A party-list representative on Monday questioned a certified public accountant’s statement before the Senate Blue Ribbon Committee that due diligence was needed in the government’s transactions with Pharmally Pharmaceuticals at the start of the COVID-19 pandemic last year.
In a congressional inquiry, Marcoleta grilled Raymond Abrea, a certified public accountant, over his analysis of the financial statements of Pharmally Pharmaceutical Corporation, the firm that bagged billions worth of government contracts to purchase COVID-19 supplies.
Marcoleta asked Abrea what was the connection of his remarks in the Senate in determining if the purchase of COVID-19 items were anomalous.
“Ano ang koneksyon noong pinaanalyze sayo ng Senate blue ribbon committee ‘yung financial statements ng Pharmally doon sa subject matter na pinaguusapan doon?” Marcoleta asked.
(What’s the connection of your analysis of Pharmally’s financial statements regarding the subject matter being discussed there?)
Abrea responded that the financial statements could be the basis if there was “due diligence” in the purchase and if the firms have the capacity to enter into procurement contracts.
“‘Yun po ang magiging basehan kung nagkaroon po ng due diligence at may kapasidad po ang contractors ng government, Mr. Chair,” Abrea said.
(That will be the basis if there’s due diligence and if the government’s contractors have capacity.)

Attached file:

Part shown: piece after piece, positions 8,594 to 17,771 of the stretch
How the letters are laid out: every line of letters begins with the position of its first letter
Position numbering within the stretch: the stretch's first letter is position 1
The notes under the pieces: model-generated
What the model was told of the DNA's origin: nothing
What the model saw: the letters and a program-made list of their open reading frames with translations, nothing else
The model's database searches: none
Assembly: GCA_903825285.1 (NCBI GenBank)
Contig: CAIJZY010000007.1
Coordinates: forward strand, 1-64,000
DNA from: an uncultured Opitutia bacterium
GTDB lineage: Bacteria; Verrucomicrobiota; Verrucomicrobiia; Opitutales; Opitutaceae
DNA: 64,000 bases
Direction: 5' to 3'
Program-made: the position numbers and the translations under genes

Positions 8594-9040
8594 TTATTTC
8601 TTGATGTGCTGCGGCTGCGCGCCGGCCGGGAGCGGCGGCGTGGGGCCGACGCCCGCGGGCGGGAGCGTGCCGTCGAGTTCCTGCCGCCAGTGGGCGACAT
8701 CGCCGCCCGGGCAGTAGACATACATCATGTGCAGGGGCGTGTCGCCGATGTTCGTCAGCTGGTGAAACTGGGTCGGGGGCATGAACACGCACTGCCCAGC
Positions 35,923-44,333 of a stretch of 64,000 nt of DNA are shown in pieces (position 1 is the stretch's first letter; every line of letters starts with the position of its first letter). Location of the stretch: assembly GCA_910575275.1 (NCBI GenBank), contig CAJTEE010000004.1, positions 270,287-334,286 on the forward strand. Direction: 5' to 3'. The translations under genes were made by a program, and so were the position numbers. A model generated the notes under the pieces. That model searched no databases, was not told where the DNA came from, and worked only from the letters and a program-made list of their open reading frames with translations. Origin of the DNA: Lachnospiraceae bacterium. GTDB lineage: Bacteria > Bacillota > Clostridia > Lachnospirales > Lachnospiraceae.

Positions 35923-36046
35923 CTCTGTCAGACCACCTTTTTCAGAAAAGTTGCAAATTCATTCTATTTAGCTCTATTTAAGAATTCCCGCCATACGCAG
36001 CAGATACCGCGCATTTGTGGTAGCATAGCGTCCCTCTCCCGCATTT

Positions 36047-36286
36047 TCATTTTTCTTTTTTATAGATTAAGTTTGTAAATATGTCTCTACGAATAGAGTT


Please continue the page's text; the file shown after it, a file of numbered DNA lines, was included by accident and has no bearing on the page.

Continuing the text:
“Base po sa kanilang audited FS, maliban po doon sa P625,000 na initial capital ng Pharmally, hindi rin po naging malinaw kung saan po nanggaling ang kanilang financing at supplies,” Abrea added.
(Based on their audited financial statement, aside from their P625,000 initial capital, it was not clear where Pharmally got their financing and supplies.)
Both chambers of Congress have been conducting inquiry into the controversial purchase of COVID-19 items during the onset of the pandemic last year.
Pharmally bagged at least P8 billion worth of contracts for the purchase of the supplies despite its paid up capital of at least P600,000.
Marcoleta said the Bayanihan 1 Law, which allowed the government to have emergency procurement, did not require “due diligence” as regards purchases.
He insisted that the law did not require asking firms about their minimum capitalization or their source of funds.
“Papaano mo sasabihin na due diligence eh wala namang requirement ang Bayanihan 1? Saan mo ibabatay ngayon ‘yung panukat mo o ‘yung standard mo na walang due diligence?” Marcoleta said.
(How could you say due diligence when there’s no requirement from Bayanihan 1 about this?)
Abrea stressed that “due diligence” was important to ensure that the firms the government has made transactions to were all capable.
“Ang due diligence po ay basic principle po ng pagiingat para po masigurado natin na may kapasidad ang kahit sinumang kompanya o indibidwal na makikipagtransaksyon po tayo,” Abrea said.
(Due diligence is a basic principle in ensuring that the company has the capacity to enter into transactions.)
Earlier, Pharmally director Linconn Ong admitted that it was former presidential economic adviser Michael Yang who loaned Pharmally the money it needed to deliver billions worth of medical supplies to the government amid the COVID-19 pandemic.
Ong, however, refused to disclose to the Senate how much money Yang had lent to Pharmally.
For his part, Yang had insisted that it was his Chinese friends who “financed’ Pharmally and not him. -NB, GMA News
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